The journals: teens and twenties

Longtime readers may remember that I’m a natural-born documentarian — witness this array of journals that are in a Rubbermaid container under my bed. Each day of my life since high school is accessible with a simple lifting of a bin lid.

Justine recently excavated some of her old journals, going back in time. I decided to kick up some dust and do the same. Be prepared to cringe just a little.

journals generic

High school: [Nothing too interesting, except that I kept a running list of boys I kissed. It numbered six by the time I left for college. And then it got longer and longer…I prayed to Jesus a lot in those years for certain boys to like me.]

College: Being only 17, I look at old people and feel that I’ll never get old. Then I realize that this feeling is a result of my inexperience and youth. This realization, however, shows a certain degree of wisdom that is normally acquired with age and experience.

Still in college: A guy. If I have to look for him this hard, he must not be worth finding.

After college graduation, contemplating a marriage proposal: Lately, I’ve thought I really wouldn’t mind dying. I don’t want to face all these decisions. Also, I’ve lost so much of my career ambitions and feel so purposeless. Is it going to take a brush with death for me to appreciate life? God, what’s wrong with me? This should be the happiest part of my life!

Two months before a wedding date: There are three ways to go off the high dive: (1) kicking and screaming, with someone pushing you; (2) “What the hell” — kind of dragging but on your own accord; or (3) “I can’t wait!” — real excited. Same with getting married. I was at #1 a few weeks go. When we set a date and until now, I’m at #2. Maybe by the wedding date I’ll be at #3.

[Note: this was before I met Roger. Later on I experienced #3.]

Challenger: When I heard the news I really didn’t get how tragic and devastating the space shuttle disaster would be. I know my initial blasé didn’t cause those 7 deaths, but still. Do I feel guilty? I can’t tell the difference between what I do feel and what I should feel.  It does feel good, though, to be part of a mourning nation — we’ve all forgotten other differences for the moment and joined together.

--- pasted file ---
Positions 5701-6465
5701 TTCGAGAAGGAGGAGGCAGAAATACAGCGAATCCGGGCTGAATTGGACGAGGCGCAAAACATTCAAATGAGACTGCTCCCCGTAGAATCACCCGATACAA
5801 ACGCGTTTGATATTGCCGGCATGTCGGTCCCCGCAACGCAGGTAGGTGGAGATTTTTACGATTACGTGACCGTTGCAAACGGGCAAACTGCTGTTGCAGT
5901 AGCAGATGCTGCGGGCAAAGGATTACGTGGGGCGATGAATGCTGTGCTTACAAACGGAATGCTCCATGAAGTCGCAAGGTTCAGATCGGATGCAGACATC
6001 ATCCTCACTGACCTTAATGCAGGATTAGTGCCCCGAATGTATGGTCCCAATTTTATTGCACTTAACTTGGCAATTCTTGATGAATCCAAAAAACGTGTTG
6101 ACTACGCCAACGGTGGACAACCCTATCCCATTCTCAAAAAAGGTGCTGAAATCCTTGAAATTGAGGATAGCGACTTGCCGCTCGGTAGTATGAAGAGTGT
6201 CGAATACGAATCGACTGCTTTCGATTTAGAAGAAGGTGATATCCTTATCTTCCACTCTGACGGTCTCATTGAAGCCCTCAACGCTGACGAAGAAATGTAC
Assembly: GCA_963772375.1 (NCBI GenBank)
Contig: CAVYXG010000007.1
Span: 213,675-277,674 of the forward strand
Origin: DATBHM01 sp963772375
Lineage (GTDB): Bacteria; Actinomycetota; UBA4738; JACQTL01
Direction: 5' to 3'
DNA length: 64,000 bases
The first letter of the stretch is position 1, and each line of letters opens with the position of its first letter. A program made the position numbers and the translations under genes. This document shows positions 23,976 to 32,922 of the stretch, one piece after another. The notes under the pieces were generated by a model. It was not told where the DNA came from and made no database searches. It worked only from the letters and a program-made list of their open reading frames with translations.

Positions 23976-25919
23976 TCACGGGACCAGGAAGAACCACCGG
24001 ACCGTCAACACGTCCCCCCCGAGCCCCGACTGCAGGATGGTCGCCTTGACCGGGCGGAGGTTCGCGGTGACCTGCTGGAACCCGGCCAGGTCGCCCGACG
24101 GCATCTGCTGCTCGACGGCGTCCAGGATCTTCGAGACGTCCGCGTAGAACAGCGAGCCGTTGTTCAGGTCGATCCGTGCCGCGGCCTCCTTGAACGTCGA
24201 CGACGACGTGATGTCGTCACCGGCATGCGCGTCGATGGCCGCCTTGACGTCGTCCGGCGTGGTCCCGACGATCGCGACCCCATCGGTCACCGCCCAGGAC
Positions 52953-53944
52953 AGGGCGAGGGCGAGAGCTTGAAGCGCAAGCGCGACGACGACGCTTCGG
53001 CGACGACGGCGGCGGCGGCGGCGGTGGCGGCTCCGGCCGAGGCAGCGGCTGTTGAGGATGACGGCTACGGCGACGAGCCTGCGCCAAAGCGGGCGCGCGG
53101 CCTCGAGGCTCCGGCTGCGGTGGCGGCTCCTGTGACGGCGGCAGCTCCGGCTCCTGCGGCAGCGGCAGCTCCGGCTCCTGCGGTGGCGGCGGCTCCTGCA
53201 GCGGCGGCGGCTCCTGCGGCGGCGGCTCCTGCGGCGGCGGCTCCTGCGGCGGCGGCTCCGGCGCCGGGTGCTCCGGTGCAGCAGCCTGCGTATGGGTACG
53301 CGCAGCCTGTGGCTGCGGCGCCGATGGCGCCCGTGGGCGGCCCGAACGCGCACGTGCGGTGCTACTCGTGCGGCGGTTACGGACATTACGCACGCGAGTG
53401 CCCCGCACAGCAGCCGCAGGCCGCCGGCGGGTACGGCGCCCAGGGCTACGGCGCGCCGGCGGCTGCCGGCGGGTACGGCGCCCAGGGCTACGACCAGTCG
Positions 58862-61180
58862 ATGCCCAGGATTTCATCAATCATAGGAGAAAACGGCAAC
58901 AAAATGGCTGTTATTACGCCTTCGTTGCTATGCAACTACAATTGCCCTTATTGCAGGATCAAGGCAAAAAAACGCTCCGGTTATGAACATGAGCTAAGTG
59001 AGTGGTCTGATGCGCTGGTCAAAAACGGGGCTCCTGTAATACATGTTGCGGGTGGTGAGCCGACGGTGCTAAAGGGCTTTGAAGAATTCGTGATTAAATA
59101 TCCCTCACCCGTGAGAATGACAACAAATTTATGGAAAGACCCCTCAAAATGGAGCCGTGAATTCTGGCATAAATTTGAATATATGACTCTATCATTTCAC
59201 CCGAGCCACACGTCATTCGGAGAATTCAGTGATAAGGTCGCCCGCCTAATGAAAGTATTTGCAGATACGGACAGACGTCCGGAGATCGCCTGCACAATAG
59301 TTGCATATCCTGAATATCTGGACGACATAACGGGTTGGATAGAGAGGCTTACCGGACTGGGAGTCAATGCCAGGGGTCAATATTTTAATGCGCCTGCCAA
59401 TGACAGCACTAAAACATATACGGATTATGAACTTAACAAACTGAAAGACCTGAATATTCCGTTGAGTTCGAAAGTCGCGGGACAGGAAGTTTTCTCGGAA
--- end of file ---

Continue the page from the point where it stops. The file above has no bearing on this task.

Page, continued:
Age 26: This year was tough — bad break-up, company folded, the deaths of my cousin and my dog. Yet I feel I’m on the verge of something great. My upcoming year in Japan and the guts to go do it is a positive step. I want to (as always) get closer to Jesus, reduce my dependence on others for self-worth, tone up and survive the loneliness, calling on reserves of faith. I’m looking forward!

Living in Japan, missing another Mr Wrong: What do you do when reality cannot live up to past memories or future fantasies, and someone’s absence is greater than their presence?

Age 29, in grad school: Each year goes faster than those previous. Maybe in this coming one I’ll find love. Please, Jesus.


Next up? The 30s (if I find anything worthwhile in that decade).

What’s in your journal?

 Image courtesy of Jomphong /

12 thoughts on “The journals: teens and twenties”

  1. Nothing really cringe-worthy there…just normal young adult stuff.

    I never kept a journal, so I only have my spotty memories to cringe over…

  2. You know how jealous I am that you have those day-to-day journals. Mine jump in time. I’d write two days in a row and then not again for another week. I wonder what happened in the in-betweens.